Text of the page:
We know that young people from disadvantaged backgrounds don’t succeed as well as their more advantaged peers in education and employment. Despite what some politicians or media outlets would lead us to believe, I would argue it’s not a lack of motivation or aspiration on the part of the young people that prevents them from achieving.

I believe their attainment, or lack of, is because of the barriers they face. Barriers that still exist despite additional investment and some good initiatives from governments.

For the last 14 years, Mission Australia has conducted an annual Youth Survey – the largest of its kind in Australia. We survey thousands of young people to get an understanding of their concerns, both personally and for the nation.

Our studies show that while they do have motivation, they often lack faith that they can succeed given the barriers facing them. I believe it is the job of all of us - governments, schools, NGOs and industry to help them find the way.

What is needed is a flexible, case management model that supports young people through the education system. And then continues to support them through their early years in work.

Don’t get me wrong, there are some great programs and there has been investment from governments. But it has been fragmented and often short-term. What’s lacking is a coherent, upfront, and most importantly, long-term commitment from government.

Our first goal has to be supporting young people to stay at school, to turn up every day and to finish year 12 or a vocational education equivalent. Because, as we all know, early school leavers have increased difficulty accessing the job market.

South Australia runs a great program - the Innovative Community Action Network (ICAN) including Flexible Learning Options. The providers, a mixture of NGOs and for profit organisation, deliver tailored support to help young people stay connected with their education, and give them a strong foundation to transition into meaningful further education, training and employment.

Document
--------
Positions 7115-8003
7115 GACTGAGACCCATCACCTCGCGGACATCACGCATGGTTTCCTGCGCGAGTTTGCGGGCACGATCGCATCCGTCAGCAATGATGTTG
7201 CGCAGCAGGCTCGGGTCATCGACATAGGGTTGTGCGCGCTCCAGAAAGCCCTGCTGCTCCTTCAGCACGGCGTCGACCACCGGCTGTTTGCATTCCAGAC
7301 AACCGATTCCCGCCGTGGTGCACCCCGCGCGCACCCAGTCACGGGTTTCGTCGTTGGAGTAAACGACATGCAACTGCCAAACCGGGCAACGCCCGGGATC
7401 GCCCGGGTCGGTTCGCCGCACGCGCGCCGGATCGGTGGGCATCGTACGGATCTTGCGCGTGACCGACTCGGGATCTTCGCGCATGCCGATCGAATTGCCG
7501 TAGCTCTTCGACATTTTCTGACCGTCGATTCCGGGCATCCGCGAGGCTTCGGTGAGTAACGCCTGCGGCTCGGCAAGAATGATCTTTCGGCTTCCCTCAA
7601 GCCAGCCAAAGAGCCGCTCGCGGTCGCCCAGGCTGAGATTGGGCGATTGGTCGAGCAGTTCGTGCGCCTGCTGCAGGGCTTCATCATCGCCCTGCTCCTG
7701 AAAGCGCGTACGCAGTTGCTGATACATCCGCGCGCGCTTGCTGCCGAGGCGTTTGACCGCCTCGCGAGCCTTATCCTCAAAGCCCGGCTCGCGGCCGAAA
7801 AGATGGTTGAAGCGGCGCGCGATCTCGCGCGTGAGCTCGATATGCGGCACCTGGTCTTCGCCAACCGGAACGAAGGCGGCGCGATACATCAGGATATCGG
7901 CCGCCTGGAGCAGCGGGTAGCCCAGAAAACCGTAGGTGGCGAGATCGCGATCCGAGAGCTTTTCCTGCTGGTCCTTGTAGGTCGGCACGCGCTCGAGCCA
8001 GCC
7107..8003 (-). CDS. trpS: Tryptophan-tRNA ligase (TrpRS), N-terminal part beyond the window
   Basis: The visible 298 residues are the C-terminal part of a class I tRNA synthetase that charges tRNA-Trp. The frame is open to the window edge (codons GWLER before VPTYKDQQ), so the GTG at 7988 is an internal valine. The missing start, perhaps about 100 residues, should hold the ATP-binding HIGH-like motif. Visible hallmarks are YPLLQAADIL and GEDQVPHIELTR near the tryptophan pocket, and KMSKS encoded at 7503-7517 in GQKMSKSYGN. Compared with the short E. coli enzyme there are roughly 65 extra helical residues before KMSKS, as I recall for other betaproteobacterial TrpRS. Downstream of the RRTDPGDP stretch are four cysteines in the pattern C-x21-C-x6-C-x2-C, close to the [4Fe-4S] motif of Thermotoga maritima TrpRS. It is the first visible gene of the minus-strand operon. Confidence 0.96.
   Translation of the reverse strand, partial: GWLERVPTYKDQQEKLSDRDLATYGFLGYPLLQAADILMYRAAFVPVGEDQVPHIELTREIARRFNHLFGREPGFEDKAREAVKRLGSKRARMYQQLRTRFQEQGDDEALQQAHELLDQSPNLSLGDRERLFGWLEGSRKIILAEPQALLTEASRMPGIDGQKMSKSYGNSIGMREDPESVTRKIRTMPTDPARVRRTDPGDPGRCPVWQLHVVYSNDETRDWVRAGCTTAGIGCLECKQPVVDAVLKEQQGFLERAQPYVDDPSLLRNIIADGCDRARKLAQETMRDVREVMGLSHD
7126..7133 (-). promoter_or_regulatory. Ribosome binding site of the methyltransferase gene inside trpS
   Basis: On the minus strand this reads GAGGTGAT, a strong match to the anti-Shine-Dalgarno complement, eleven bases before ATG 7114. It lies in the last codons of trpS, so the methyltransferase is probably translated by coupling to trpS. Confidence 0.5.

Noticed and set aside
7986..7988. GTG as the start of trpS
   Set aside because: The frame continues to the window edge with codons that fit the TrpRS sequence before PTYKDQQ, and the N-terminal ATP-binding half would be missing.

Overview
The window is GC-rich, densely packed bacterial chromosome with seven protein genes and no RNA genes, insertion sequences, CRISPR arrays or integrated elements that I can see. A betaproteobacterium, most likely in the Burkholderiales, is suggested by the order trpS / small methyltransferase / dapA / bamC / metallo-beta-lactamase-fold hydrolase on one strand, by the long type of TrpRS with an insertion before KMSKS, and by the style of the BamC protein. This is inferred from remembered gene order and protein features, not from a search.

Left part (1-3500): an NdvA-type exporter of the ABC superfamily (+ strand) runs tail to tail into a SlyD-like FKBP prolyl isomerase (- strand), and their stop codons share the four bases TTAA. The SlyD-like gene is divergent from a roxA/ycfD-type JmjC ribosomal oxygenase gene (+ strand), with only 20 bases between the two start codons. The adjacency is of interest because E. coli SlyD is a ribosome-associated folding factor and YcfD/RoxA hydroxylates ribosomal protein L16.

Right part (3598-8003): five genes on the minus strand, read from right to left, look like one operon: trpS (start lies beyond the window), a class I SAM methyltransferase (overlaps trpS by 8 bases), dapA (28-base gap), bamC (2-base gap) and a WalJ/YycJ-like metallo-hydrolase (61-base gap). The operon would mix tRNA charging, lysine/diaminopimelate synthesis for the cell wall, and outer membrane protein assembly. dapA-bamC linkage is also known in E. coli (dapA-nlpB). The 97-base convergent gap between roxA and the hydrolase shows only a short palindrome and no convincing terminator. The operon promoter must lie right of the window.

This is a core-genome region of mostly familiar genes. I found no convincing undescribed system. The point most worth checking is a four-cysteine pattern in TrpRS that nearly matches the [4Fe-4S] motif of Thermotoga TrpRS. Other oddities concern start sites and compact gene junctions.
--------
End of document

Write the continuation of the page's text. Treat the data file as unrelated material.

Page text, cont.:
Research has shown that schools which offer apprenticeships or traineeships for young people from year 10 onwards improve rates of retention. School-based programs offering similar links to VET should be offered more broadly.

However, we are seeing fewer opportunities for traditional apprenticeships as roles in manufacturing decrease. As the job market restructures to a more service-orientated rather than trade-based economy, we need apprenticeships to reflect growth sectors like aged care and childcare.

We should look to international examples of success. Such as the German and Swedish apprenticeship models which partners closely with industry to ensure programs remain relevant to what business requires.

However, underpinning all the options is the need for a nationwide, well-resourced program that will support young people on their journey from education to employment.

Its focus should be on re-engagement and, where necessary, re-motivation. It would work with young people’s families where necessary. Our workers find that often a young person’s home context contributes to employment barriers, particularly where there is evidence of intergenerational unemployment, family violence, substance abuse or caring responsibilities.

A Mission Australia study found that around 50% of young people in jobless families didn’t feel confident in their ability to get a job. We need to change that mindset. A new program of the sort I am proposing would provide disadvantaged young people with more intensive and individualised supports. It would start while the young person is at school, and would continue until they are securely stabilised in a job, perhaps with six month or yearly check-ins after they start where necessary.

It must be flexible and cover a range of industries and environments. It would adopt a case management approach, where specialised workers assess and identify the particular issues faced by each individual, and link them to the specific supports they need – whether that be clinical mental health interventions, counselling, a safe place to live, and specific mentoring throughout the period of their transition.

The Government’s Transitions to Work program will suit some young people and is a welcome addition to the policy framework. Its program design has some case management elements and some flexibility to facilitate tailored responses to each client’s individual needs.

But that program alone is not enough. It must be complemented by a sister program, designed specifically for the cohort of kids that have special support needs.

We also are strong advocates of robust impact measurement. This is the age of big data and we should be excited about the opportunity it presents to better understand what does and doesn’t help people’s lives.

Assessing the potential costs of a lifetime of welfare dependency and then investing upfront in programs will have benefits to people in need and to taxpayers.

This has to be a priority for governments. We simply need more young people living to their potential, in paid employment, contributing as active members of society.

Catherine Yeomans

 

Catherine Yeomans
CEO Mission Australia
@cathyeomans

 

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